Harry S. Kubojiri, the current Chief of the Hawaiʻi Police Department.

Police Chief Kubojiri

On June 4, 2014, Hoʻokele/CEO Wryen Kīwaha received a letter from Chief Harry S. Kubojiri of the Hawaiʻi Police Department. The letter dated May 28, 2014, was sent in response to the CEO’s annual letter commemorating National Police Week and Peace Officers’ Memorial Day celebrated each May 15.

In the letter Chief Kubojiri stated: “Thank you for your letter dated May 14, 2014, expressing appreciation and gratitude for the officers of the Hawaiʻi Police Department for their hard work and dedication and sacrifices they make in the line of duty. I truly appreciate your acknowledgement and continued support for our officers especially during Memorial Day and Police Week as we work together without our community to make our community a better place to live, work and conduct business.”

CEO Kīwaha

He continued, “I shall remind our officers to continue to serve our community with Aloha and strive to maintain the Hawaiʻi Police Department’s core values of Integrity, Professionalism, Compassion, Teamwork and Community Satisfaction. I shall share your sentiments with our officers and staff.”

In response to the letter, the Hoʻokele released this statement:

I continue to reiterate our organization’s support for the men and women of our police department. I thank the Chief for his letter.

The Hawaiʻi Police Department joined police departments throughout Hawaiʻi and the United States by holding two public ceremonies – Monday, May 12 at the HPD Headquarters in Hilo and Wednesday, May 14, at the Kona Police Station in Kealakehe, Honokōhauiki. Both ceremonies were as part of the annual commemoration of national Police Week and Peace Officers’ Memorial Day.

Each year, the Hoʻokena School PTO commemorates this event by sending a letter to the Chief of the Hawaiʻi Police Department to express the sentiments and sincere gratitude of the organization to the men and women of our police department – a small gesture of aloha from our community. As such, the Kealamākia Foundation will continue to carry on this annual tradition.

In his letter to Chief Harry S. Kubojiri dated May 14, 2014, Hoʻokele/CEO Wryen K. C. Kīwaha wrote, “Although the Hoʻokena School PTO is now a foundation serving Hawaiʻi Island, we wish to carry on the tradition of honoring the men and women of our police department; who, each and every day, put on the uniform of our beloved County and put their lives at risk in service of the people.”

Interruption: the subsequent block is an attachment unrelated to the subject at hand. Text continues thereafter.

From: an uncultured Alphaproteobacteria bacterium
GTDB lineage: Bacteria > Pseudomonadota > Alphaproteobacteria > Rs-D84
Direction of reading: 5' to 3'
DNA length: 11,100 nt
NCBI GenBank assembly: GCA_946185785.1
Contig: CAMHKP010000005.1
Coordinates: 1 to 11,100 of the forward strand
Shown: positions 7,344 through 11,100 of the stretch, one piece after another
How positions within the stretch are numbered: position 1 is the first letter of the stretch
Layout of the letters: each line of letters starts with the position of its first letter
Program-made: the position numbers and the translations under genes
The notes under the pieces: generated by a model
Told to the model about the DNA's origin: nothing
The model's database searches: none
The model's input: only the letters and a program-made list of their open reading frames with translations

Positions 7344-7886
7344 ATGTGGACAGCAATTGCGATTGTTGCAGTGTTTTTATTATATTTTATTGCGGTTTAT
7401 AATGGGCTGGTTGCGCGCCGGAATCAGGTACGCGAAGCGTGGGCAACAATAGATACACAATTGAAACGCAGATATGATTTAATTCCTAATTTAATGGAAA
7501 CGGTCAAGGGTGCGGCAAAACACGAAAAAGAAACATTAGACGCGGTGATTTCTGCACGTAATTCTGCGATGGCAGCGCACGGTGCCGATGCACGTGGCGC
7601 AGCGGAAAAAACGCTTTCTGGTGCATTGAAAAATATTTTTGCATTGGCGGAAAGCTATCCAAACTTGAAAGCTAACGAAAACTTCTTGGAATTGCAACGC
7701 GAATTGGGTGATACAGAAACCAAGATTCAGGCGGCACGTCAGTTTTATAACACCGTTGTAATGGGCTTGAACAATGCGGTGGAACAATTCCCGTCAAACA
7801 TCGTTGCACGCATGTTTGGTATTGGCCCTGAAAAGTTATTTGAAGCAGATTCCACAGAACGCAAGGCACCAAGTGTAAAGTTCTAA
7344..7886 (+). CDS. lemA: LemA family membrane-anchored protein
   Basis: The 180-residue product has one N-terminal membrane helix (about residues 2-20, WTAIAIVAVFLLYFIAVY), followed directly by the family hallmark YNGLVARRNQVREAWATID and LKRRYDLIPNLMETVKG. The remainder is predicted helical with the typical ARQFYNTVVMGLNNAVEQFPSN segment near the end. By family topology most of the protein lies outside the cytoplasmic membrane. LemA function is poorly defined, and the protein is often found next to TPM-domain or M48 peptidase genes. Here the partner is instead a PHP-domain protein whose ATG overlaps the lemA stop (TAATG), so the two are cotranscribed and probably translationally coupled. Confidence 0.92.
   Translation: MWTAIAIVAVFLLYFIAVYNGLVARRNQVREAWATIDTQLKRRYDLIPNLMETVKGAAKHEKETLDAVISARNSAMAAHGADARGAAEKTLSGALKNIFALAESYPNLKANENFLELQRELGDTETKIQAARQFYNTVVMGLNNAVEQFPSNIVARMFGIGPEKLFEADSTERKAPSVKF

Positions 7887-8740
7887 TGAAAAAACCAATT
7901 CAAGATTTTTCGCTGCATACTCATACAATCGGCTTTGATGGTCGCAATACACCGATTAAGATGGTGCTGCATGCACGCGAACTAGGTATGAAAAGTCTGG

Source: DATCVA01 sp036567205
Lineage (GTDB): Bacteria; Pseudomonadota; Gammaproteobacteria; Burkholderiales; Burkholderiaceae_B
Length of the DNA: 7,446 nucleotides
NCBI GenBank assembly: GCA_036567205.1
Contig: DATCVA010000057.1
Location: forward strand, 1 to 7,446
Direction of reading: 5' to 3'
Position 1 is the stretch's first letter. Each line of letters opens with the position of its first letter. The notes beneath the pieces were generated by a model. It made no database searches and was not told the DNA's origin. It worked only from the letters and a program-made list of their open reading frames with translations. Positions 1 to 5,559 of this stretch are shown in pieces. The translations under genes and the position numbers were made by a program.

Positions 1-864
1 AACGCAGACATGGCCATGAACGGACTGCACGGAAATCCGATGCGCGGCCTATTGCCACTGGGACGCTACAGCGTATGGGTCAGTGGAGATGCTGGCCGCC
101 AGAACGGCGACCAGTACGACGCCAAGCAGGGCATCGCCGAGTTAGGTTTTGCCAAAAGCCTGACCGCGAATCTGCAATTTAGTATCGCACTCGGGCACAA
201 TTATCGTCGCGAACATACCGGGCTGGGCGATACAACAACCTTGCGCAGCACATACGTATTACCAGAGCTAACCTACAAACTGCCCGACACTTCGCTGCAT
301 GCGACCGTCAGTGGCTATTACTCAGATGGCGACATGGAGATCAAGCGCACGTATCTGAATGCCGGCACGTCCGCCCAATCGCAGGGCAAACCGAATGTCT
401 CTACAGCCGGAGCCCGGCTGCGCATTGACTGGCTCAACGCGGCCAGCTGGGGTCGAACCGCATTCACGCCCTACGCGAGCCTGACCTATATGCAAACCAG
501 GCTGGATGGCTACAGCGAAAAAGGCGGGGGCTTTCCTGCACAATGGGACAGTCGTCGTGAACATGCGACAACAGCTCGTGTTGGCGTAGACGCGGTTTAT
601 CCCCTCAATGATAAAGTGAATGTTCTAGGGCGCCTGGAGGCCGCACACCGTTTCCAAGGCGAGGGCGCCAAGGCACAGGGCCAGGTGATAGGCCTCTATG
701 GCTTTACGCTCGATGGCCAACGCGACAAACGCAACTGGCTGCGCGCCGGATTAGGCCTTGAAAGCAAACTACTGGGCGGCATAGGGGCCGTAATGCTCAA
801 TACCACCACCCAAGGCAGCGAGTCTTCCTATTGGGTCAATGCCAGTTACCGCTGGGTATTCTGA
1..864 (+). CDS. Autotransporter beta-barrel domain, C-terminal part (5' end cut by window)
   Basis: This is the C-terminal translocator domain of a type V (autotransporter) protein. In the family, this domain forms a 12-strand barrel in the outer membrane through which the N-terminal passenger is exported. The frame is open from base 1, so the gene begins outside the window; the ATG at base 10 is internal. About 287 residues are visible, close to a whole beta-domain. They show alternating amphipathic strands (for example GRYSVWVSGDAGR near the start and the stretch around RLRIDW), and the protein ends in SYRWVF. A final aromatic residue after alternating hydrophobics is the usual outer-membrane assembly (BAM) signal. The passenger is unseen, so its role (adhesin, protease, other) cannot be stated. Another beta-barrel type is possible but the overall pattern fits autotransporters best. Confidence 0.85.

“Each year, especially during Peace Officers’ Memorial Day and Police Week, we are reminded of the daily sacrifice of our officers and their families. Our community should feel ever more secure in knowing that we have such valiant and courageous individuals working to enforce the law, to mentor our youth, and to keep our communities safe.”

He continues, “On behalf of the Board of Trustees of the Kealamākia Foundation, I would like to extend our sincere gratitude and appreciation to you, our officers and civilian staff for their service. We wish you all the best and pray always for the safety and well-being of our real life heroes.”

On October 1, 1961, U. S. President John F. Kennedy signed into law a bill declaring May 15 of each year as “Peace Officers’ Memorial Day”; with observance beginning in 1962. The working holiday honors all those officers who made the ultimate sacrifice in the exercise of their duties and in service to their communities. Of the 20,000 officers killed in the line of duty, 63 are from Hawaiʻi.

Hawaiʻi Island itself has lost five officers – Manuel Cadinha (1918), William ʻŌili (1936), Ronald Jitchaku (1990), and Kenneth Keliʻipio (1997) from the Hawaiʻi Police Department; Steve Makuakane-Jarrell (1999) of the National Park Service; and, Allen Winn (1991) of the Drug Enforcement Agency.




On Friday, May 16, 2014, the initial Trustees of the Kealamākia Foundation and Hoʻokele (CEO) Wryen K. C. Kīwaha met together for an informal meeting at Hoʻokena Elementary School as the organization prepares to commence a new fiscal year on Sunday, June 1, 2014. In attendance with the Hoʻokele were Trustee Lorraine Medeiros and Vice-Chair Willow Roback, who acted as chair in the absence of Chairperson Wendy Baez.